Federal Reserve Board Issues Final Rule Implementing MLO Compensation and Anti-Steering Provisions of the Dodd-Frank Act



On Monday afternoon, the Federal Reserve Board issued a final rule effectively implementing the sections of the Dodd-Frank Wall Street Reform and Consumer Protection Act dealing with loan originator compensation and the prohibition against loan steering.  The word “effectively” is used because essentially, this is a modified version of a proposed rule issued last August 26th (which is well before the Dodd-Frank Bill was even debated on Capitol Hill).

The new rules will become mandatory on APRIL 1, 2011, although if past rulemaking is any indication, many banks/investors will begin to implement changes sooner to ensure that loans made under the existing rules are closed before the deadline.

Here are some key details:

  • All loan originators will no longer be permitted to receive compensation based on the loan terms (interest rate, etc.), but will be allowed to be compensated based on a fixed percentage of the loan amount.  Based on the language in the Act and in the rule, it would appear that YSP is effectively eliminated as of April 1st.
  • On a given transaction, loan originator compensation may come from the consumer OR a third party (i.e. a bank in a brokered transaction), but NOT BOTH.
  • Loan originators will be explicitly prohibited from steering borrowers to loans that are “not in their interest” in order to receive more compensation.
  • It establishes a “safe harbor” tolerance for the steering prohibition, saying that no steering is deemed to have occurred if:
    • The Loan Originator presents the Consumer with loan offers for each product in which the consumer states they have an interest AND
    • The loan options that are presented include the lowest rate that the consumer is qualified for on a loan with no high-risk features like a prepayment penalty or negative amortization as well as the lowest origination fees and points that the consumer is qualified for on that loan.

The text of the final rule, which contains all of the provisions and requirements including in-depth detail on safe harbor, can be found at: http://www.federalreserve.gov/newsevents/press/bcreg/bcreg20100816d1.pdf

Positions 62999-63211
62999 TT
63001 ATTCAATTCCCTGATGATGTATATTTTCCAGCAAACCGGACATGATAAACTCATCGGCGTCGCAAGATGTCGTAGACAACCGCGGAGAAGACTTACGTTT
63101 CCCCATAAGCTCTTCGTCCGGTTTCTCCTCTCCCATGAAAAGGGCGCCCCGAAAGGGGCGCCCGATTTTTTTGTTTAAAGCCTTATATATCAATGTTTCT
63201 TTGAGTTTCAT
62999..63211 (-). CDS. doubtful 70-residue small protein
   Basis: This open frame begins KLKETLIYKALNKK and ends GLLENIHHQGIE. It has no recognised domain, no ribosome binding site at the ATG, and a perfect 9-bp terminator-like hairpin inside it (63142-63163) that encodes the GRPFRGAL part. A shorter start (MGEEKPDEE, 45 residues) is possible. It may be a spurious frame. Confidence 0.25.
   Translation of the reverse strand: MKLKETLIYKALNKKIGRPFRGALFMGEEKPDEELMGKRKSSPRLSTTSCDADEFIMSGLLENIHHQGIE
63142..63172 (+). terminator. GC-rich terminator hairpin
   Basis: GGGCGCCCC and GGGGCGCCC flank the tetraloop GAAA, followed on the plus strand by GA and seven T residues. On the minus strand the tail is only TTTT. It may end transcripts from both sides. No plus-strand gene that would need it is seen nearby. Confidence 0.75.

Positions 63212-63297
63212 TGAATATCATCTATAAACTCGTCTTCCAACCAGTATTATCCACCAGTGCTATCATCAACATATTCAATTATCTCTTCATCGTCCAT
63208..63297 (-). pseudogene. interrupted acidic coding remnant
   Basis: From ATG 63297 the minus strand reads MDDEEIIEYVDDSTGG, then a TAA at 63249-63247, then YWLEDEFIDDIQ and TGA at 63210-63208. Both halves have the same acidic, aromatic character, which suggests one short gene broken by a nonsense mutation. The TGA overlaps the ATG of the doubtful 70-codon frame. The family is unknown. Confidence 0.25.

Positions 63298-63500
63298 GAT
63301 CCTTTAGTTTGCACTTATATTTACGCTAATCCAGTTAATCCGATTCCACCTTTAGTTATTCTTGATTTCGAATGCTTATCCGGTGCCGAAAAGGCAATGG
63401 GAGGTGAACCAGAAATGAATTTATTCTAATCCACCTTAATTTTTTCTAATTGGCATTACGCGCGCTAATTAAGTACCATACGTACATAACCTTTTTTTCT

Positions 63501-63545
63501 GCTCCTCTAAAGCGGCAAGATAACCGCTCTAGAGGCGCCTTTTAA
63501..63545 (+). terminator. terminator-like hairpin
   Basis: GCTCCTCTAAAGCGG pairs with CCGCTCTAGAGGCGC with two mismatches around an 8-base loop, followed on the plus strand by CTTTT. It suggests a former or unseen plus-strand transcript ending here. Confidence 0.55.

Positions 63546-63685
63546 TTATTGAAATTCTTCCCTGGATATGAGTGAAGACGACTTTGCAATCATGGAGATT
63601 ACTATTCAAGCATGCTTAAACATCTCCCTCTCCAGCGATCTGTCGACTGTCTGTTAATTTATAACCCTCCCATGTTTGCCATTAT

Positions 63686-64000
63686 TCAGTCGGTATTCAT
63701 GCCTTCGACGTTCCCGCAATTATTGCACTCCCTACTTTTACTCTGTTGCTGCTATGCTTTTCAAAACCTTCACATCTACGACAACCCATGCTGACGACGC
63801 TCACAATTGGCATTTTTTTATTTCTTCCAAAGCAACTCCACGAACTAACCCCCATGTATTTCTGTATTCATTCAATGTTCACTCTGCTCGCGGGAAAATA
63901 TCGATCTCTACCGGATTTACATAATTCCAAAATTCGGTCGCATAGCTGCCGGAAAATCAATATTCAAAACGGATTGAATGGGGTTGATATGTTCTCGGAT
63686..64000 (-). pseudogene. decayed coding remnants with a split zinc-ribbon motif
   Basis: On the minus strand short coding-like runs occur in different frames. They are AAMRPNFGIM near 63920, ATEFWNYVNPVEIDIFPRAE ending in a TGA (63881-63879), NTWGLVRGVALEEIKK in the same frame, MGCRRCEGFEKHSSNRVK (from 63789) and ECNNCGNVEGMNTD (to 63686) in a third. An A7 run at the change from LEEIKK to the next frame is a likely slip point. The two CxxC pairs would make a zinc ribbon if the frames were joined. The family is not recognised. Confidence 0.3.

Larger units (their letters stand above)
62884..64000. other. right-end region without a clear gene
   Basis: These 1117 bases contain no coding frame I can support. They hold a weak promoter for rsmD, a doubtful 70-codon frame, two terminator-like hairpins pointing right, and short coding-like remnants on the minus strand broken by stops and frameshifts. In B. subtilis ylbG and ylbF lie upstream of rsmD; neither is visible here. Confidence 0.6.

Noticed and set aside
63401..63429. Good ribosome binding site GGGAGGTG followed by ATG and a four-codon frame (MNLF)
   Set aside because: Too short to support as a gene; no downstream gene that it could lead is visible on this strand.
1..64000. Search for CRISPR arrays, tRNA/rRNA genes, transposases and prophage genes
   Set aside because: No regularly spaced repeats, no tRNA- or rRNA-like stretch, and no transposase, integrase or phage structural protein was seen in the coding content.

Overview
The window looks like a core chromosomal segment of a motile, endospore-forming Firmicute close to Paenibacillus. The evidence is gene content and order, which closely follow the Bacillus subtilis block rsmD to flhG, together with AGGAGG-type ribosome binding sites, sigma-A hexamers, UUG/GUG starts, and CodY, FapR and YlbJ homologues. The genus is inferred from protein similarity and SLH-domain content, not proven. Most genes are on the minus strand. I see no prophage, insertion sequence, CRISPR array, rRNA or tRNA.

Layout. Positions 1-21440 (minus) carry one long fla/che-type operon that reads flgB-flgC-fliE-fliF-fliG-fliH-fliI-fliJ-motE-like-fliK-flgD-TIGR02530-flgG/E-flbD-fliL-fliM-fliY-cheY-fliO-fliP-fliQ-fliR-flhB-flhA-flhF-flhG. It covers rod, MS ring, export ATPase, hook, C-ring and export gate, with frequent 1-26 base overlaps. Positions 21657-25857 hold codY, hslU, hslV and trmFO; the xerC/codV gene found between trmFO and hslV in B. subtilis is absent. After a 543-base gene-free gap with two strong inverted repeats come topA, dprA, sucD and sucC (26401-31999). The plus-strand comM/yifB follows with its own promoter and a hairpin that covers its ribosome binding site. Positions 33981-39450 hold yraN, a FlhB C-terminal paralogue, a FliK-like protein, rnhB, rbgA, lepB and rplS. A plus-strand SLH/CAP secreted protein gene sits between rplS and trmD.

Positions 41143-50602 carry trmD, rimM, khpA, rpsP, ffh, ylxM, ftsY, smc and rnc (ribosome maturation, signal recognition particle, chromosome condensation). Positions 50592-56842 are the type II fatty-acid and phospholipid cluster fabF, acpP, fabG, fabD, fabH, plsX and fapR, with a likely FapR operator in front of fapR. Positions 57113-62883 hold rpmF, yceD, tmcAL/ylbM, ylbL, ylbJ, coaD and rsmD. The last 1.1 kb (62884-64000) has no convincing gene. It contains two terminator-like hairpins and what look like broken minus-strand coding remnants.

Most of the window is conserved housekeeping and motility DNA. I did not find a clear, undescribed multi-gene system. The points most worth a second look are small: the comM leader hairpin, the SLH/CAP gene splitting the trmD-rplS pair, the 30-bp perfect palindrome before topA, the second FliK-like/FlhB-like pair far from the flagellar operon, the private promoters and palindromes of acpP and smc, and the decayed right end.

In the actual text of the rule, the Federal Reserve Board gives some very specific examples of compensation that would and would not be permitted under the new rule.  A thorough reading of pages 100 – 107 of the rule may prove helpful to loan originators, managers and company owners alike.

2 thoughts on “Federal Reserve Board Issues Final Rule Implementing MLO Compensation and Anti-Steering Provisions of the Dodd-Frank Act

  1. In my opinion, the new law will hurt the consumers more than it benefits. Brokers in the past, despite the fact that there were some bad people who deceived consumers, generally, were able to give lower interest rates and expenses than the large lenders.

    Part of the reason was that the brokers were able to work on low operating cost than the large lenders.
    The new law does not recognize the fact the prohibition will deter the honest competition between loan officers. If the new law is implemented, the loan officers are effectively barred to lower the interest to steer customers. Therefore, it will hinder competition and therefore it would hurt the consumers.

    Also, there have been a situation that the consumers are better off with a little higher interest without paying any closing expenses. The brokers were able to credit entire closing costs by offering a little higher interest rate. For some consumers who know that they would not keep the loan more than two or three years, definitely benefited these options. Now, under the new law, those options will be eliminated and therefore would hurt the consumers.

    • Kudos to Mr. Lee! As a Mortgage banker who has been in the profession for more than 11 years, it seems that someone is DEFINITELY playing patty-fingers with the banks (READ big banks). you would think that,
      in this time of deep recession bordering on a genuine depression; people truly fearful of job retention;
      and the the housing industry, mortgage lending in particular, mired in the financial depths of despair, one
      would think that the government – such as it is these days- would focus on trying to stimulate home purchases and not attempting to stifle the legitimate mortgaging entities still attempting to remain viable
      and legitimate. But I guess that’s to much to ask from an administration that thought it a fiscally sound gesture to give billions of tax dollars to banks whose only budget crises were whether they could pay those extravagant bonuses that were indeed given when their bottom lines were well padded.

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